Belden CDT Inc.
Belden CDT Inc.
Belden CDT Inc.
7701 Forsyth Boulevard, Suite 800
St. Louis, Missouri 63105
Telephone: (314) 854-8000
Fax: (314) 854-8001
Web site: http://www.beldencdt.com
Incorporated: 1902 as Belden Manufacturing Company
Sales: $966.2 million (2004)
Stock Exchanges: New York
Ticker Symbol: BDC
NAIC: 331319 Other Aluminum Rolling and Drawing; 331422 Copper Wire (Except Mechanical) Drawing; 335921 Fiber Optic Cable Manufacturing; 331491 Nonferrous Metal (Except Copper and Aluminum) Rolling, Drawing, and Extruding
Belden CDT Inc. operates as one of the largest manufacturers of high-speed electronic cables in the United States. The company serves the electronic, electrical, and communications markets and offers wire, cable, and fiber optic products. Approximately 60 percent of sales stem from Belden CDT's North American operations, while the remaining revenues are secured in Europe and Asia. The company exited the telecommunications industry when it sold its North American communications assets in June 2004. Belden Inc. merged with Cable Design Technologies Corporation (CDT) in July of that year. The company adopted its current moniker upon completion of the deal.
Recognizing a Need in 1902
Belden was founded by Joseph C. Belden in Chicago in 1902. Belden had been working as a purchasing agent for Kellogg Switchboard & Supply Company of Chicago but was finding it difficult to locate the high-quality, silk-wrapped magnetic wire needed for telephone coils. Recognizing the need for this product, Belden, then 26, decided to go into business for himself, selling shares in the company, called Belden Manufacturing Company, to 11 investors for $25,000 in start-up capital. Belden served as the company's president until 1939.
The wiring of America was just getting underway, and Belden quickly found a market for his product. However, in order to protect itself from fluctuations in demand, the company began to expand its product line. An initial foray into supply silk-wound wire frames for ladies' hats proved less successful given caprices of fashion, and Belden quickly found two new markets—the nascent automotive and electrical appliance industries—for the company's wire products. Belden's early commitment to quality helped the company become a leading source of wiring and cables for these industries. Early customers included Thomas Edison and Lee De Forest, creator of the radio vacuum tube. By the end of the century's first decade, the company had achieved sales of $350,000.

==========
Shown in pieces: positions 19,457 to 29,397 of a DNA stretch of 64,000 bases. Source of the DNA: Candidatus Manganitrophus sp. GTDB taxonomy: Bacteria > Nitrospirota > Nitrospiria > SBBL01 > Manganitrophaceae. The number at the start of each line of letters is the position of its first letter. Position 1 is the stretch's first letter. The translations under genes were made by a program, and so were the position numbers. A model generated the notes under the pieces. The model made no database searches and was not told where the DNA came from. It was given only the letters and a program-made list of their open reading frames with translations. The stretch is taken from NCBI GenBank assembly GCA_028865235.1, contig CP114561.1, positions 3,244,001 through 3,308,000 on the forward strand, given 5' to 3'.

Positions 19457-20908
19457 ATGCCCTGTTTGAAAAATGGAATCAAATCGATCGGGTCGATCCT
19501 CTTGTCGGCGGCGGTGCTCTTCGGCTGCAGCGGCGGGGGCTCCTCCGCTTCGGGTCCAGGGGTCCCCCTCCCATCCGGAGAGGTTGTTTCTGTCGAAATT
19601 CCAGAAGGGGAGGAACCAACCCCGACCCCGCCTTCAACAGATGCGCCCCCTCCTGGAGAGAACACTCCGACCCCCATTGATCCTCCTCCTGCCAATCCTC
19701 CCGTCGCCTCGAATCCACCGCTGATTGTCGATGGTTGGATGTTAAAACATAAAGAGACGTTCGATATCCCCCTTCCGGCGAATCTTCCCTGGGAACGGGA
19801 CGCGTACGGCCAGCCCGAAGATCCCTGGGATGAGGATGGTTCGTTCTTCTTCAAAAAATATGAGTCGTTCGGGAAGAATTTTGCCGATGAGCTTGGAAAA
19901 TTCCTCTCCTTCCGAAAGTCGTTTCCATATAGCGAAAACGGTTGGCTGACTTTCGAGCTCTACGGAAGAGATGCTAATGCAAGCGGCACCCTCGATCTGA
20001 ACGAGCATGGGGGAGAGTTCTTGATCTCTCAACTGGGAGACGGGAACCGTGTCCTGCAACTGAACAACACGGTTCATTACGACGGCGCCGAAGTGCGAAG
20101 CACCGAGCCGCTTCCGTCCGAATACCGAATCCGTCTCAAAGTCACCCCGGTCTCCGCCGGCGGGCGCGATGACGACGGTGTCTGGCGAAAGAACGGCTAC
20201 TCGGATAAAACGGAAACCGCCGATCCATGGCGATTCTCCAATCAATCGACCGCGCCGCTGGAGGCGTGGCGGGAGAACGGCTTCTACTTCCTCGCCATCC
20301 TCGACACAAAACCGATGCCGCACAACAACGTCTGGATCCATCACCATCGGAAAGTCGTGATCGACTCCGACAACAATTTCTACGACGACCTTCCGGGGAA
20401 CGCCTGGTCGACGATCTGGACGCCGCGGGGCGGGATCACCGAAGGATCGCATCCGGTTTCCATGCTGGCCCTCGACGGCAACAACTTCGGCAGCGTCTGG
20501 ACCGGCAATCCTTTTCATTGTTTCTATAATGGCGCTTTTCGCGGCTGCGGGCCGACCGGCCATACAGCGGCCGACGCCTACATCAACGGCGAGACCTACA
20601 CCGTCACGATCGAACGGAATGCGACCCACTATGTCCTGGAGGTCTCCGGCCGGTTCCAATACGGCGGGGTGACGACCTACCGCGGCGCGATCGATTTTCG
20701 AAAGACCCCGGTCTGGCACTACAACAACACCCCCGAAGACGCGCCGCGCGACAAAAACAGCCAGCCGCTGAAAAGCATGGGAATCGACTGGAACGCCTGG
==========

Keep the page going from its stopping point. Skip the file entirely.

Belden was already establishing its reputation for innovative product development, with strong research and development efforts and a quick recognition of market opportunities. The increasing use of electricity demanded better insulation capacities, and in 1910, Belden introduced its enamel insulation, marketing under the trade name Beldenamel, which would become an industry standard and open the way for such wire refinements as fine and ultra-fine magnet wire. At the same time, Belden also introduced rubber-covered wire products. The new additions to the Belden line helped the company nearly triple its sales to $900,000 by 1913.
Belden next expanded operations to include plastic manufacturing capabilities, primarily to supply bakelite housings and other products for the electrical markets. However, the outbreak of World War I provided the company's strongest growth, as Belden supplied wire and cables for such support units as motorized transport and field communications for the war effort. The company also began receiving orders from England and Russia for enameled copper wire—Belden later discovered that its products were used for developing and installing wireless radio communications, bringing the company into a new market. After the war, Belden continued to supply both the aviation and radio markets. Meanwhile, the company had a two-year backlog of orders from its domestic customers.
When commercial radio broadcasting began in the 1920s, Belden's low tension cables, aerial wire, and magnet wire found strong demand. The company also began selling parts to jobbers in the radio industry, beginning the company's distribution arm. In the late 1920s, Belden entered another market with the development of a molded rubber plug. By then, orders for the company's expanded product line were outstripping its production capacity, and in 1928 the company opened its second plant, in Richmond, Indiana, which would later become the site of the company's Electronic Division. In that year, also, the company started producing for the automotive aftermarket. Four years later, Belden signed a distribution agreement with the recently formed National Automotive Parts Association.